Posted by Curt on 24 November, 2014 at 6:44 pm. Be the first to comment!


Washington Examiner:

While President Obama campaigned on a promise that his universal health care plan would lower premiums, his controversial adviser and plan architect was privately warning the state of Wisconsin that Obamacare was poised to massively increase insurance costs for average residents, internal documents show.

Jonathan Gruber, the MIT economist currently under fire for suggesting the Obama administration tried to deceive the public about the Affordable Care Act, was hired by former Democratic Wisconsin Gov. Jim Doyle in 2010 to conduct an analysis on how the federal health-care reform would impact the state.

Mr. Gruber’s study predicted about 90 percent of individuals without employer-sponsored or public insurance would see their premiums spike by an average of 41 percent. Once tax subsidies were factored in, about 60 percent of those in the individual market were projected to see their premiums go up 31 percent, according to his analysis.

In addition, 53 percent of those insured by companies with fewer than 50 employees, would see their premiums rise by an average of 15 percent even after subsidies, Mr. Gruber forecasted. The report warned such increases could impact small companies’ decision whether to provide health insurance to their workers.

“There remains some uncertainty about employer reactions given the many forces which might impact their decision to offer insurance,” the report said.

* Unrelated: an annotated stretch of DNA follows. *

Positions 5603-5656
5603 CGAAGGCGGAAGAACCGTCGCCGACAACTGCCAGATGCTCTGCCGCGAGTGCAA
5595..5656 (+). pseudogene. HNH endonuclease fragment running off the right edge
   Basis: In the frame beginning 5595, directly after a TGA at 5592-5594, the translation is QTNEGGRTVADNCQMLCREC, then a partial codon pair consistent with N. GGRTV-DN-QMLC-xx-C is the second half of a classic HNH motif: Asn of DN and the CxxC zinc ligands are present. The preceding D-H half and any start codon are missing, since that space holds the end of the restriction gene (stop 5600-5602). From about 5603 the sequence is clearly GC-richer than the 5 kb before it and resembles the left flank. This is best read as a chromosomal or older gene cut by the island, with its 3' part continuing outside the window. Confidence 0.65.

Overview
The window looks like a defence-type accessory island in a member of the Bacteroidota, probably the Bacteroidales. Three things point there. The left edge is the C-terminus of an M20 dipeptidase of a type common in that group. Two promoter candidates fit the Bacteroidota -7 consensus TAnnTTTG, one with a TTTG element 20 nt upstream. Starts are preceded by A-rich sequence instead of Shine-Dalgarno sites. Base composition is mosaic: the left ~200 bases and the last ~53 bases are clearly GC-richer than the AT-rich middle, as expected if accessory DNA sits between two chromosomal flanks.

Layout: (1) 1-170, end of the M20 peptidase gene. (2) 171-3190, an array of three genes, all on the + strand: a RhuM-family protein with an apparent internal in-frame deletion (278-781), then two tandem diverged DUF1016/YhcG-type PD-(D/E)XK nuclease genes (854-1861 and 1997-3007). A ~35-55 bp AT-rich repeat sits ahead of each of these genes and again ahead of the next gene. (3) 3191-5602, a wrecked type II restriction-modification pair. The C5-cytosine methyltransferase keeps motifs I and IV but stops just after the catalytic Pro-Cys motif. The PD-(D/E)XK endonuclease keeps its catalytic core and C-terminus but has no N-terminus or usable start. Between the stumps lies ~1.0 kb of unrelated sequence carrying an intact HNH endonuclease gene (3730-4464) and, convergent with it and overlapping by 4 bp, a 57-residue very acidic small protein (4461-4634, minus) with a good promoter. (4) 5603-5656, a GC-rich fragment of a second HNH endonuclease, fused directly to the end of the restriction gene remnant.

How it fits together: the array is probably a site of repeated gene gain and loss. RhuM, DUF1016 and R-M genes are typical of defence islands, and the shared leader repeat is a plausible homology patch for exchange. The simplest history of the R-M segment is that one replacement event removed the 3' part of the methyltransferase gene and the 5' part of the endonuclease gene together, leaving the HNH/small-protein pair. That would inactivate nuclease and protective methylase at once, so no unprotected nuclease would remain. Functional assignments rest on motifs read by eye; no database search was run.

The contrast between the Obama administration’s optimistic rhetoric on Obamacare and Mr. Gruber’s private warnings to Wisconsin is certain to attract new attention from the Republican-led Congress, which wants to know whether there was an effort by the administration to deceive the public about the true consequences of the law as Mr. Gruber suggested in a videotape that surfaced recently.

Mr. Gruber and the White House declined comment when contacted by The Washington Times this week.

The Gruber study, which was released publicly in August 2011 with little fanfare in the state of Wisconsin, was largely ignored by Mr. Obama, who campaigned in 2012 that insurance premiums would actually decrease under his healthcare legislation.

“So when you hear about the Affordable Care Act — Obamacare — and I don’t mind the name because I really do care. That’s why we passed it,” the president declared in a campaign speech in Cincinnati, Ohio back in July 2012, “you should know that once we have fully implemented, you’re going to be able to buy insurance through a pool so that you can get the same good rates as a group that if you’re an employee at a big company you can get right now — which means your premiums will go down.”

In Wisconsin, Republican Gov. Scott Walker, considered by many to be a potential 2016 presidential candidate, distrusted the campaign promises, largely because of the work Mr. Gruber had done for the state’s previous administration, and has long advocated for repealing the law.

In addition to premium rate increases, Mr. Gruber’s work estimated that 100,000 Wisconsinites would be involuntarily dropped from their employer sponsored health insurance also running counter to the President’s claim at the time that if a you liked their health-care policy, you could keep it.

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